Such fast food centric economy is becoming the major driving force behind unhealthy consumer preferences. As the industry accelerates its growth, our food system is facing pressure to adopt practices that increase the burden on our public health system, and a sustainable environment.

In our vision, we believe conscious driven, health-focused foodservice models could help restore the healthy food landscape by adding a margin into healthy, natural, historically underpriced fresh food. 

1. Health Driven Fresh Food Service Model: Service models such as subscription, or interactive experiential offerings could draw novelty in promoting healthy, nature, organic food, shifting the pop food culture to become more health-conscious. The early success around healthy food companies such as sweet green has proven the growing consumer demand, so services that can capitalize on 

2. Efficiency Based Regional Technology: Such a new economic model could create a ripple effect in building a better more equitable food delivery infrastructure. With increased revenue, regional food services would have additional financial incentives to increase efficiency and modernize the distribution. A shared digital network could help distributors manage inventory, and report access inventory to healthy food businesses on a just in time basis, further prevent food waste at a distribution/consumer-facing level.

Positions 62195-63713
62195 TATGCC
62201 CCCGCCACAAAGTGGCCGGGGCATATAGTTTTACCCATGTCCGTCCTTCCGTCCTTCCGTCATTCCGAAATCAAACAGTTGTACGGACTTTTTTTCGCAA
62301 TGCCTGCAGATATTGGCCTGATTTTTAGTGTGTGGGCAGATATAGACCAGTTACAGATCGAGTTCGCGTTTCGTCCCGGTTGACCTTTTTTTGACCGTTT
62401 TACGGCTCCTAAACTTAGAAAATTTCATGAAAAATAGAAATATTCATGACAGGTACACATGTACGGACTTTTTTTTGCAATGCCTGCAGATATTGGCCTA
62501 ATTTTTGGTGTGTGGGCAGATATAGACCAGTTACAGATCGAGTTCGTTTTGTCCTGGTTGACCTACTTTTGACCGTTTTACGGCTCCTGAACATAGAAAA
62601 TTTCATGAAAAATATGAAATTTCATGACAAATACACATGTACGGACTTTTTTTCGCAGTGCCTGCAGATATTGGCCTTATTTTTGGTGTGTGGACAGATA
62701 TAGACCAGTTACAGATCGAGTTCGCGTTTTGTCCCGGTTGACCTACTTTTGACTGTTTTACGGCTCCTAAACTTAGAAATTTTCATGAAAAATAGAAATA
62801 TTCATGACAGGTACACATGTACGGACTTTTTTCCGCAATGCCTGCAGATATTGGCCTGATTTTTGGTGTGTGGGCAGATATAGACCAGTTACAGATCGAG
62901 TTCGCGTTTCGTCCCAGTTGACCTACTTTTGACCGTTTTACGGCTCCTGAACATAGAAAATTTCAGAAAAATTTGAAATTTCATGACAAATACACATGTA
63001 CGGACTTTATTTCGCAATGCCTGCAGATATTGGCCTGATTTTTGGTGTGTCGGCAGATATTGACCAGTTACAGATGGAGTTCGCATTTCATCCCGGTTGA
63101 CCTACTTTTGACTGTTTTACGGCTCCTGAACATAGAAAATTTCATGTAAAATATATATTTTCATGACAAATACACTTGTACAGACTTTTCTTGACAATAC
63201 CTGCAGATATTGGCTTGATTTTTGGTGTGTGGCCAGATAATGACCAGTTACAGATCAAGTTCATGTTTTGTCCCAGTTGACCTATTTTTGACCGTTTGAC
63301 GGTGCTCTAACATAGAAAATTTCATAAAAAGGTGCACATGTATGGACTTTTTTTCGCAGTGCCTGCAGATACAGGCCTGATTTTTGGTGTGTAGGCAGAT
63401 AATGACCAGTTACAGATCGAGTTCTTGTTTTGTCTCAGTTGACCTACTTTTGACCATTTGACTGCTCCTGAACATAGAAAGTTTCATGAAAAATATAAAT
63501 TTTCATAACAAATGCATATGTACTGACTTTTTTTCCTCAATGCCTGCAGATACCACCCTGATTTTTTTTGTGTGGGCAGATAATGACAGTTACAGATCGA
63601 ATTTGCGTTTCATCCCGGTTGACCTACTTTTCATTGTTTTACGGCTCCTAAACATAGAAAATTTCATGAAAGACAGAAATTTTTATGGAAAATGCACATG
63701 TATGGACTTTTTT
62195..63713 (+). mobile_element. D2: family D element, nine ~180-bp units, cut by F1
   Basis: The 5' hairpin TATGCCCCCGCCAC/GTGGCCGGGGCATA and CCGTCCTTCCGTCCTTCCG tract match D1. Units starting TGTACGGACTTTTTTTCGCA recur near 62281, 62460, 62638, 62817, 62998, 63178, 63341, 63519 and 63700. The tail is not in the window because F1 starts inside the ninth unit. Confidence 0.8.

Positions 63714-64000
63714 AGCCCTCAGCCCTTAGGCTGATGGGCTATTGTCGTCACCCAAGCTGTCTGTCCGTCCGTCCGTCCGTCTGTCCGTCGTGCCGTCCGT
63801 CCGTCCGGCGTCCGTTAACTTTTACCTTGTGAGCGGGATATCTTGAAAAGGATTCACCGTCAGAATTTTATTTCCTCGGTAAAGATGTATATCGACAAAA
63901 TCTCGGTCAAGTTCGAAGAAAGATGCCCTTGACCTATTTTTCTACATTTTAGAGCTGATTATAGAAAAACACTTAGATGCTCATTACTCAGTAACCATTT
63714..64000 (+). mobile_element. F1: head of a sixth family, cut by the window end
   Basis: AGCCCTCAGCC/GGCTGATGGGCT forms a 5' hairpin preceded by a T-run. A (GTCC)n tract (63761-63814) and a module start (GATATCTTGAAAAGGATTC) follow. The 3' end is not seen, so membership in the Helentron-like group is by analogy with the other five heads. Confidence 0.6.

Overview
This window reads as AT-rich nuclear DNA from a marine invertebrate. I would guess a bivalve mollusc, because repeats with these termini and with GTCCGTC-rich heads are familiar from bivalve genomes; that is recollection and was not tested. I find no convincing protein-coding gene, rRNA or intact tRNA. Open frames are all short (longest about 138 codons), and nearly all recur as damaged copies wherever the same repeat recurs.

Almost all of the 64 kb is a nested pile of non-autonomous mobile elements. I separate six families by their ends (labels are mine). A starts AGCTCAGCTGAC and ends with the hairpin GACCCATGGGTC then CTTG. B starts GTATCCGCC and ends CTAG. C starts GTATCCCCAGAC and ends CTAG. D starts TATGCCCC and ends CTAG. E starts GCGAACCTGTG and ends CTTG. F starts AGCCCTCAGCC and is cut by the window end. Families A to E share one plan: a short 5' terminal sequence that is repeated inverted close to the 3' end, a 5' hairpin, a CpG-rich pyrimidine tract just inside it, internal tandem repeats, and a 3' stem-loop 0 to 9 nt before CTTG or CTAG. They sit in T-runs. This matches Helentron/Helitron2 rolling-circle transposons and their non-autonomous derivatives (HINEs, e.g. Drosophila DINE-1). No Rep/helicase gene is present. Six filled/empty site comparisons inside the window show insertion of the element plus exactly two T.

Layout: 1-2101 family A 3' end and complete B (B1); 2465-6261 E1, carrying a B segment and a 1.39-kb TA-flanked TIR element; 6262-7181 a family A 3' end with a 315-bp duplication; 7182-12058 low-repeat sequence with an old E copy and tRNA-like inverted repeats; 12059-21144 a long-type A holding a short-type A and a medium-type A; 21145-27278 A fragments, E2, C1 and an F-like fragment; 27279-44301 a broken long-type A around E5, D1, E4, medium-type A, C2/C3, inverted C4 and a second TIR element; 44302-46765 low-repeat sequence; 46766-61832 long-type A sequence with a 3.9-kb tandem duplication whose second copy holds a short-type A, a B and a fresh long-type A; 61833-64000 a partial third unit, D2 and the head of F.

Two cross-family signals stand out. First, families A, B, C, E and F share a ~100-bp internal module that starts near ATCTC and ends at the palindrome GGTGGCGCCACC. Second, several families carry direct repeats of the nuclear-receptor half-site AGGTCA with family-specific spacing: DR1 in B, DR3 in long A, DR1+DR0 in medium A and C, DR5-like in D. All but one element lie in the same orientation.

In the case of KitcheNet’s subscription delivery model, we utilize an algorithm to create office fruit baskets to delight our corporate clients. Since the product is curated by the supplier, it decreases the food waste issue caused by the mismatch between consumers and suppliers. 

3. An “Open Source” regional cold chain distribution: To facilitate distribution, and open-sourced regional food distribution infrastructure that is equipped to support cold chain delivery could increase the efficiency of fresh food delivery and lower the cost. By using idle vans from various nonprofits, we can create a robust distribution team without additional investments. 

4. Paying back to boost community-driven green economy: While the price of healthy food could increase due to the added experience value, lower-income communities could benefit from the technology platform and the existing delivery infrastructure to boost regional economies. Such infrastructure easily links small distributors, urban farms with existing community stores. 

In the case of KitcheNet’s model, we reinvest the delivery process from the office delivery to offer sales and distribution support for local store owners completely free of charge. By significantly removing the logistic and opportunity cost of fresh food procurement, we can increase the profit margin to incentivize store owners to sell more produce, sourced from local farms and distributors.

5. Healthcare Tax on Fast Food Economy: Policy that links fast food to the healthcare cost should be implemented to further regulate the fast food and processed food industry. Marketing and labeling standards such as cigarettes should also be used for banning fast food.